Yesterday’s last 15 miles were no fun. Good thing I didn’t camp out because violent storms came through Escanaba overnight. I managed to hobble to the hotel pub for a sammich and a couple of Great Lake Brewing’s Oberons before falling asleep in my room while watching the Nats game. (I woke up. Then they lost. Maybe I should take a Nats vacation, too. Nevertheless, I am holding Klarence fully responsible for their mediocre play while I am gone.)
I ate a truly uninspiring hotel breakfast (oatmeal, fruit, English muffin. OJ, coffee) then rolled out, headed for Spindrift Cycles. I got to the address right on the lake and the shop was nowhere to be found. I checked my phone. Spindrift Cycles is in Ludington, not Escanaba. Erp.
Lucky for me I passed another bike shop. Mr. Bike and Ski was open and its three employees were eager to help me out. Tom and Hunter worked on my bike, and I talked with Micky about bike touring. She gave me some great info on the road ahead to Manistique.
I noticed that in Escanaba the Fargo accent is behind me. Now people seem to have an Ontario accent, eh.
I headed north along Little Bay Du Noc toward Rapid River. The route took me through the nicer section of Ludington and the bayside town of Gladstone. On the way out of Gladstone I was briefly on US 2, a major trucking route with heavy traffic. My big paved shoulder disappeared twice, once for a narrow underpass and again for a bridge over the Escanaba River. Eek.
Made it unscathed.
I was cruising along with ease, a marked contrast to yesterday’s slog. And my mysterious auto shifts had disappeared. Tom and Hunter done good. Also the flat road and tailwind probably had something to do with it.
At Rapid River, I was on US 2, heading east-ish. US 2 had a 12-foot paved shoulder with a rumble strip between me and the traffic. And the road was mostly flat. And the tailwind persisted. And the sun was shining. And it was 70 degrees. Not. Half. Bad.
Alas, bad weather was forecast for 2 pm onward. My 11 am start did not bode well. Bad weather up here is super violent thunderstorms with hail and lightning and lions and tigers and bears.
Two pm came and went and the clouds were a-buildin’. But no rain fell. I pulled into a roadside store for bananas, quinoa, and kale. Sadly, all they had was beer and junk food. I settled for the latter and an energy drink.The proprietor let me use the bathroom. It was an outhouse. We’re yoopin’ now!
When I came out the rain was starting. The owner was talking with a customer. It seems the customer’s wife’s car was ruined by a hail storm yesterday. It came and went in only a few minutes.
The rain was very light. It came and went as I rode the second half of my ride. I left US 2 and headed on back roads for the last 16 miles. The clouds thickened. The skies darkened. Rumbles. Flashes of heat lightning. Then the winds picked up and the temperature fell.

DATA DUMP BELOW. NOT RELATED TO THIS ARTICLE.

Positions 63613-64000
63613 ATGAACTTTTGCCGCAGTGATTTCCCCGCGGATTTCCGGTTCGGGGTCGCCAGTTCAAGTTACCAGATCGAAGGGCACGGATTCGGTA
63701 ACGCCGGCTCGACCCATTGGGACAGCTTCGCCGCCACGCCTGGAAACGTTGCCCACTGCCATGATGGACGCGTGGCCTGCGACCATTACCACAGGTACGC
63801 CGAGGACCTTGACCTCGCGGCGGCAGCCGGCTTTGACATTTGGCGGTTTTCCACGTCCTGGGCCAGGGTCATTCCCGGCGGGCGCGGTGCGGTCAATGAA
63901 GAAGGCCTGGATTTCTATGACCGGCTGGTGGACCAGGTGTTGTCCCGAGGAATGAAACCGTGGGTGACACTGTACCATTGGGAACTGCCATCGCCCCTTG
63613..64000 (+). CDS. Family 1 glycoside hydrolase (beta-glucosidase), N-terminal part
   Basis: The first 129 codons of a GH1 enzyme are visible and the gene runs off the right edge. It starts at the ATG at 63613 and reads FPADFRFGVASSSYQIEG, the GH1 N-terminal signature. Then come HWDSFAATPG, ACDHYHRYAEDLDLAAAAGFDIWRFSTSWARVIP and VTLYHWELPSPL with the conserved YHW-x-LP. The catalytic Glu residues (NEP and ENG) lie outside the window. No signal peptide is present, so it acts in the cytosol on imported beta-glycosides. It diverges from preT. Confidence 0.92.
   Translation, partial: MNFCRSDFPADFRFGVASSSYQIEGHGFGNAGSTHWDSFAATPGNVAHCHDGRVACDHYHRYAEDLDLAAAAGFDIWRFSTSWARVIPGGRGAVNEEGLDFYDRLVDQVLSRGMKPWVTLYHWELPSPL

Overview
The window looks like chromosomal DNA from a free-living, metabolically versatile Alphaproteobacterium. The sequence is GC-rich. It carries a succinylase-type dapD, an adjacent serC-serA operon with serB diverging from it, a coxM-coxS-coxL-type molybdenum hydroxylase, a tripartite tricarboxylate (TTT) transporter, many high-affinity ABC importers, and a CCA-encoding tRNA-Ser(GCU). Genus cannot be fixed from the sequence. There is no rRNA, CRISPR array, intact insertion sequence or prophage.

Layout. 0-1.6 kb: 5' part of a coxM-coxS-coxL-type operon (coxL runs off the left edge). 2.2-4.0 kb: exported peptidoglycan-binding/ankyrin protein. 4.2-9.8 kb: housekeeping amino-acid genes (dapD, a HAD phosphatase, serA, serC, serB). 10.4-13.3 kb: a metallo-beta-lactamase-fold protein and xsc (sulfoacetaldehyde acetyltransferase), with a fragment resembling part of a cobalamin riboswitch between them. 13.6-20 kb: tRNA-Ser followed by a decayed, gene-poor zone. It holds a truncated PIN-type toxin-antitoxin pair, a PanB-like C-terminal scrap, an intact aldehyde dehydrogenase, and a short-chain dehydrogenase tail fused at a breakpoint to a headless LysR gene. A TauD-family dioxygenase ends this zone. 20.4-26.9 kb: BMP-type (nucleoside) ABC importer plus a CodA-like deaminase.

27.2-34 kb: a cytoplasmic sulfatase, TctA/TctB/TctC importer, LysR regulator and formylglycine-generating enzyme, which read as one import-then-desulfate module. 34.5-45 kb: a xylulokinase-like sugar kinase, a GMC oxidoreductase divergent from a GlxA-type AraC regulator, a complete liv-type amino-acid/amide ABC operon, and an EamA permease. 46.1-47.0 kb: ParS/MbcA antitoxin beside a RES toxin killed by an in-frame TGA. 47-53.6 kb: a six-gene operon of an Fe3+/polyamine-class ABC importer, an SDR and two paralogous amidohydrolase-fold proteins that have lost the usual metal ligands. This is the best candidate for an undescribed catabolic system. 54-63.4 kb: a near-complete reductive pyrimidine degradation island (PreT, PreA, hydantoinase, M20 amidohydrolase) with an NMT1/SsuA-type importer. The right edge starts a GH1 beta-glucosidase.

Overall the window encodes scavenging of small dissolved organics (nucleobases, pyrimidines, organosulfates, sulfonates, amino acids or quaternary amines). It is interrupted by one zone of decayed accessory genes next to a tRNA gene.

Now I had a tailwind and a half. And a crosswind and a half. And deafening thunder. And cloud to ground lightning. And rain. Harder and harder and harder. I pedaled on making note of shelter along the way. Anything would do. A carport. An overhang in front of a closed store. An abandoned house.
Nothing focuses the mind like impending doom. My friend the Great Flogini calls my bike commute my meditation. Meditation ain’t got nothing on a bike ride in a violent storm.
With six miles to go I was totally soaked but flying along at 18 miles per hour. Tailwinds are the bomb. As I pulled into Manistique, the rain was so heavy I could not see where I was going. Cars were surrendering, pulling over to the side of the road. I pulled into a gas station and stopped next to the gas pumps under a canopy that did little to keep me sheltered. Laurel and Nicolette were working in the station’s minimart. They told me to come in with my bike. SAVED!!!
We chatted until the rains subsided. They set me up with a hotel room east of town and sent me on my way down a street that was closed for construction. Laurel promised a smooth ride. What she didn’t know was that the storm drains were apparently covered. The street had at least two feet of water on it. No lie.
I pedaled through one lake then stopped at the next. I am glad I did because the deep water obscured the torn up road beneath. I’d have fallen for sure. I managed to find a somewhat dry path around the perimeter and after riding through some construction and other town activities (there’s a folk festival of some sort in town this weekend), I walked into the hotel lobby and everyone had a good laugh. I was utterly drenched. No worries. Take your bike in your room. Have a cup of coffee. Do some laundry. Relax.
Don’t mind if I do.
I was worried about getting caught in the storm. And I know it’s incredibly irresponsible and stupid to ride in this sort of thing. But it was such a rush!!!!
Tomorrow, dry and cool is the order of the day. I ride until I don’t feel like it anymore. It is likely my last full day on the UP.
One thought on “UP Bike Tour Day 6: Where Does All the Water in Lake Michigan Come from, Daddy?”
Yeah, you were really dumb to ride through that storm…but I think the thrill makes it worthwhile anyways 😉 I know you are halfway across the country but I hope it is okay that I think of you as my touring buddy.